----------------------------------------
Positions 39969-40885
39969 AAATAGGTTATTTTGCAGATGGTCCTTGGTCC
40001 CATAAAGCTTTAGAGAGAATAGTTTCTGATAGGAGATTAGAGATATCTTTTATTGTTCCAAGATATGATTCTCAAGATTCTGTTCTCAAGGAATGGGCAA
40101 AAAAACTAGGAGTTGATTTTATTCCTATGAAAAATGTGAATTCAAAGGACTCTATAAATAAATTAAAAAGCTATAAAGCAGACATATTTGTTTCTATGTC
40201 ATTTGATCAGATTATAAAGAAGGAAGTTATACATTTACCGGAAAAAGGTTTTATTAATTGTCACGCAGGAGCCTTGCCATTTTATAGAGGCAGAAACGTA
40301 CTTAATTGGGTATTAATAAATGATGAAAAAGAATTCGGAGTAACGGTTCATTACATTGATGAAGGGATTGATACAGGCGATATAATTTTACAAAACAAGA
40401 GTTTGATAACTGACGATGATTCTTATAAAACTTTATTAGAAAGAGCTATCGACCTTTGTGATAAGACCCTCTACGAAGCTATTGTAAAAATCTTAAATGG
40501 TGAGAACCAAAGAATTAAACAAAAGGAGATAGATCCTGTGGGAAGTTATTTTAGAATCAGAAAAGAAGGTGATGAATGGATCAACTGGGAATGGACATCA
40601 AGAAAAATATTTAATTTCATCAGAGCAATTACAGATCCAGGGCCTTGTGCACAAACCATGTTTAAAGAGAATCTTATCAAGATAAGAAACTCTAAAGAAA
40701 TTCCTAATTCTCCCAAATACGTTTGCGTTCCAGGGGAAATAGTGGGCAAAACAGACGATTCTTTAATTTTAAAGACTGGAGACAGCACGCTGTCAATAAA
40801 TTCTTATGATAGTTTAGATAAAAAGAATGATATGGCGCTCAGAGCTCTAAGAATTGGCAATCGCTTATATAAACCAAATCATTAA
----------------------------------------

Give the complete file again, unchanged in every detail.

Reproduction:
Positions 39969-40885
39969 AAATAGGTTATTTTGCAGATGGTCCTTGGTCC
40001 CATAAAGCTTTAGAGAGAATAGTTTCTGATAGGAGATTAGAGATATCTTTTATTGTTCCAAGATATGATTCTCAAGATTCTGTTCTCAAGGAATGGGCAA
40101 AAAAACTAGGAGTTGATTTTATTCCTATGAAAAATGTGAATTCAAAGGACTCTATAAATAAATTAAAAAGCTATAAAGCAGACATATTTGTTTCTATGTC
40201 ATTTGATCAGATTATAAAGAAGGAAGTTATACATTTACCGGAAAAAGGTTTTATTAATTGTCACGCAGGAGCCTTGCCATTTTATAGAGGCAGAAACGTA
40301 CTTAATTGGGTATTAATAAATGATGAAAAAGAATTCGGAGTAACGGTTCATTACATTGATGAAGGGATTGATACAGGCGATATAATTTTACAAAACAAGA
40401 GTTTGATAACTGACGATGATTCTTATAAAACTTTATTAGAAAGAGCTATCGACCTTTGTGATAAGACCCTCTACGAAGCTATTGTAAAAATCTTAAATGG
40501 TGAGAACCAAAGAATTAAACAAAAGGAGATAGATCCTGTGGGAAGTTATTTTAGAATCAGAAAAGAAGGTGATGAATGGATCAACTGGGAATGGACATCA
40601 AGAAAAATATTTAATTTCATCAGAGCAATTACAGATCCAGGGCCTTGTGCACAAACCATGTTTAAAGAGAATCTTATCAAGATAAGAAACTCTAAAGAAA
40701 TTCCTAATTCTCCCAAATACGTTTGCGTTCCAGGGGAAATAGTGGGCAAAACAGACGATTCTTTAATTTTAAAGACTGGAGACAGCACGCTGTCAATAAA
40801 TTCTTATGATAGTTTAGATAAAAAGAATGATATGGCGCTCAGAGCTCTAAGAATTGGCAATCGCTTATATAAACCAAATCATTAA